This week the point is: Rituals and Traditions are containers of meaning. They are not the meaning itself. They are merely actions which are done to remind us of an event that had — or will have — meaning. We dishonor rituals and traditions if we consistently follow them without knowing the meaning. The only time we should be ok with people following traditions blindly is when those people are not ready yet to understand the meaning. We can tolerate that for the immature for a time, but we should expect them to mature enough to see the meaning. What is great is that when that works, there is an endless depth of layers of meaning to discover. Layers which remain burried for those who just think the ritual is important, not the meaning.

I read an article about worship changes this morning that fit what I was thinking of writing to build on the last few posts on ritual and tradition. The author of the article came to the conclusion that congregations had taken on parts of the Praise and Worship practice or form of worship without understanding the principles and theology behind them. This creates a disconnect.  Here’s a quote:

“During the 1990’s many mainline congregations began to import the songs, sounds, and some of the sights (like hand raising and clapping) of the praise and worship style. In many cases, what got lost was the robust pneumatology behind this approach to worship. In other words, many mainline churches brought the form, but didn’t bring the theology of praise and worship into their congregations.”

You can read the article by following this link:

So bits and pieces of a tradition were adopted as “the thing to do” without learning there were some deep spiritual and theological reasons people did Praise and Worship the way they did. Reasons for actions and the meaning of them is important. The meaning of any ritual or tradition we practice must be regularly reviewed and re-clarified so that the meaning ‘shines through’ the ritual. If we do not do that, we create and follow ’empty tradition’ and we are traditionalistic.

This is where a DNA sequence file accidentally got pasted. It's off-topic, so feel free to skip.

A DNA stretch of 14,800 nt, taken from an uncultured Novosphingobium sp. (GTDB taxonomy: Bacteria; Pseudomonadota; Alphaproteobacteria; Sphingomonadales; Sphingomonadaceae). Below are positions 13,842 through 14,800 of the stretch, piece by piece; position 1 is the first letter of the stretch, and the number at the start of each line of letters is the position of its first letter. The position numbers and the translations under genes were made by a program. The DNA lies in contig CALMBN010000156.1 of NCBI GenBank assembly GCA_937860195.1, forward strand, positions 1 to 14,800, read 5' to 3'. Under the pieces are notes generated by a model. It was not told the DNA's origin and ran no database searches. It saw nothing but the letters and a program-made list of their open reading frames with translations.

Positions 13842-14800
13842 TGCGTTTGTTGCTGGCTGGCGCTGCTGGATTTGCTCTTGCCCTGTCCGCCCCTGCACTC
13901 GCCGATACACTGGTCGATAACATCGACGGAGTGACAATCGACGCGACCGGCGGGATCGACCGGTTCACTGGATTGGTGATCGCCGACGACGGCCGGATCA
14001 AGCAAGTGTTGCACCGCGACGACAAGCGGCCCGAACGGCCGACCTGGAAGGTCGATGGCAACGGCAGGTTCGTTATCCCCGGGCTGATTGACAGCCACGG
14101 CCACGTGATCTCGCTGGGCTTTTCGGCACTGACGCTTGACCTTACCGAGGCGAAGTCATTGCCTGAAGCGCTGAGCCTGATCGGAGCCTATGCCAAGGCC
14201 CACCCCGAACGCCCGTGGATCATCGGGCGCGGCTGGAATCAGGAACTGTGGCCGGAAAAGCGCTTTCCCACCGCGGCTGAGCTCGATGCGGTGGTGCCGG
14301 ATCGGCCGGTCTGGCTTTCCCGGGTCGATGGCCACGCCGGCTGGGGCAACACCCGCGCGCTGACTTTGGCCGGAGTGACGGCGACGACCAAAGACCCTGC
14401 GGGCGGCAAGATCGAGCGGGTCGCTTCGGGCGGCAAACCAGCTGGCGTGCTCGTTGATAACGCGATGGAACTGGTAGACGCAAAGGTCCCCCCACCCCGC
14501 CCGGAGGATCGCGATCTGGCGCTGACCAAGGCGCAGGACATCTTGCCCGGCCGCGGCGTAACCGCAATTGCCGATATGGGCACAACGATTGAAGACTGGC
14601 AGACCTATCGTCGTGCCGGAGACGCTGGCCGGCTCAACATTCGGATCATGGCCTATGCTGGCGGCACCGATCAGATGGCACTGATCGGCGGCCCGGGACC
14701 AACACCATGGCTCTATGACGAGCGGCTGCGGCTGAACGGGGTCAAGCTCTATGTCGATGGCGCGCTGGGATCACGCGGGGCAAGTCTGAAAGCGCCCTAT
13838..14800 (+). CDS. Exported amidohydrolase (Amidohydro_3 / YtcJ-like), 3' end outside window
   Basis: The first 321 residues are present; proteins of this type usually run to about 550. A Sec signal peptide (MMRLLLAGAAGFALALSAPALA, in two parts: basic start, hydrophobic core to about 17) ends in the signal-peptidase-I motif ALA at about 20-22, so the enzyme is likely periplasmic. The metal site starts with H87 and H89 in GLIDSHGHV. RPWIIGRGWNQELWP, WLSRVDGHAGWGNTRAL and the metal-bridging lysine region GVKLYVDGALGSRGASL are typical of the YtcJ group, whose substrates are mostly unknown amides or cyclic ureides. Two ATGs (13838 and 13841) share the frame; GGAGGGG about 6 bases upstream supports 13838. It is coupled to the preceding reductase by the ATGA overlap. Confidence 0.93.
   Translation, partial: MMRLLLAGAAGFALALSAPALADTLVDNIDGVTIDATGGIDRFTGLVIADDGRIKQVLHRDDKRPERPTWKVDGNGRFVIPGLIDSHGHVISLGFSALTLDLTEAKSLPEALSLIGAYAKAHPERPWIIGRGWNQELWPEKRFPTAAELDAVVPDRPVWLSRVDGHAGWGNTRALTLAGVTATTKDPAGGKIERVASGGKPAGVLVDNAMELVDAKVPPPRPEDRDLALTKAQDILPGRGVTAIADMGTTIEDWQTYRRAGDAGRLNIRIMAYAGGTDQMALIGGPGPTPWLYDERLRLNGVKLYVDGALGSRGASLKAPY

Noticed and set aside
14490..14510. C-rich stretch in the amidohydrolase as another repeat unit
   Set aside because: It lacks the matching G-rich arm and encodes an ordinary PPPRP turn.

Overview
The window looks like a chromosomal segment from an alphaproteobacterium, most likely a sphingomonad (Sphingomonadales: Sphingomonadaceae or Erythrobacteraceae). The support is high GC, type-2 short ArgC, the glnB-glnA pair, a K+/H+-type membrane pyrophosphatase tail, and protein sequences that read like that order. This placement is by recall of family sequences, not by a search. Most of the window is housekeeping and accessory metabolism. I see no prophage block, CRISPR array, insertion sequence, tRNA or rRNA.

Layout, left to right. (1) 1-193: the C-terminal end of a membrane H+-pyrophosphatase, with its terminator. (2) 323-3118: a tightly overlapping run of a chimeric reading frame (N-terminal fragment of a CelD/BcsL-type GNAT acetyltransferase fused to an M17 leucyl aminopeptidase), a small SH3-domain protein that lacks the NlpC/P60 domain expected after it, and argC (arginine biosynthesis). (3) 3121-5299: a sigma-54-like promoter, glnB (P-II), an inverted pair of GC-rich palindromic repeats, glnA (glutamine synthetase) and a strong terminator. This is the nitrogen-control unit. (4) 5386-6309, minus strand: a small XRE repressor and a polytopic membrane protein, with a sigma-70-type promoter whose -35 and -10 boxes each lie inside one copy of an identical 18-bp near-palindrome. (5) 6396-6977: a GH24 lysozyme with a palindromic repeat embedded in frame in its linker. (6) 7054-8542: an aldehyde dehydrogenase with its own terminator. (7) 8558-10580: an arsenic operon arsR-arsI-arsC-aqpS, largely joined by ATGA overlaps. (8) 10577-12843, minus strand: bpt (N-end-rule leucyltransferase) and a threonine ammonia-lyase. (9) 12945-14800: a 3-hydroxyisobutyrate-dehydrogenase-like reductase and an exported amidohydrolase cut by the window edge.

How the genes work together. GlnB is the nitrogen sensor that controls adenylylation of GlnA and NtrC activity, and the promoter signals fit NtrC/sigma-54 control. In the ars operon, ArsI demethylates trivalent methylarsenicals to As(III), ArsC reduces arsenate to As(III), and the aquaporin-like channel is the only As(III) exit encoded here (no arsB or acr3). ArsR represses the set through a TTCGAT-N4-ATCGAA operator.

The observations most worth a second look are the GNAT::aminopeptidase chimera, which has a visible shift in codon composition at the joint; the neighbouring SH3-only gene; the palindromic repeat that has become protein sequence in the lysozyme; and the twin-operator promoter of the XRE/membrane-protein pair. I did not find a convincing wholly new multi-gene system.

Let me tell you a story that is merely a different version of the “cutting the end off the roast” story. It is based on factual events, and on several different experiences being brought together into one account.

In a small country church, on Lord’s Supper Sunday, the elements were prepared and would be set out on the communion table by the Deacons. The silver trays would be cleaned and filled and set on the table, and then special linen cloths would be unfolded to cover it all. When it came time for communion to be distributed, during the song before, an Elder would come forward and take a bit of time to carefully remove the linen coverings and carefully fold them up. A young girl – who had been at the church with her Deacon father and had watched the preparations – watched all this ritualized action and on the way home from church asked why that was done: “Daddy, why does everything get covered and uncovered so carefully?” Her father only knew that is how he had always seen it done as long as he could remember, and he thought it was part of keeping it important and special. So that is what he said, mumbling something about it being like wrapping and unwrapping a present. She was satisfied with his answer, but he was not. At the next church anniversary, when one of the older pastors came to visit, he asked him about where the practice came from. The pastor said “when the church was built, with the horse stable next door and so many farms nearby, we had a lot of flies around, so we covered things up.”

And so the deacon found out that what had become a ritual had a simple original practical purpose, and it had now become part of the ritual. But the original need no longer existed. He proposed changing things at the next few meetings, but met great reluctance and resistance. The covering and uncovering ritual had taken on a meaning of its own, and it became clear that people were attached to that covering and uncovering. But in reality, they had no principled theological purpose relevant to the biblical meaning of Lords Supper.

I hope you will see, when we get to doing a Passover Lord’s Supper as we come to Easter, that the tradition of the Passover had many activities built into it that had meaning, and that the children even had ritualized questions they were to ask that reminded them of the meaning of what they were doing, of the story behind the ritual. The whole thing is a re-enacting of events in the history of Israel. And each time it was done, the meaning and memory of God saving Israel was re-enacted and reviewed.

We need to be careful that our traditions are containers for meaning. We need to ensure that they are not followed “out of custom or superstition” as one of our forms used to warn against. And every now and then we need to review whether a tradition as we have practiced it is still valuable, or if there are better ways to achieve  and communicate the same ancient meaning.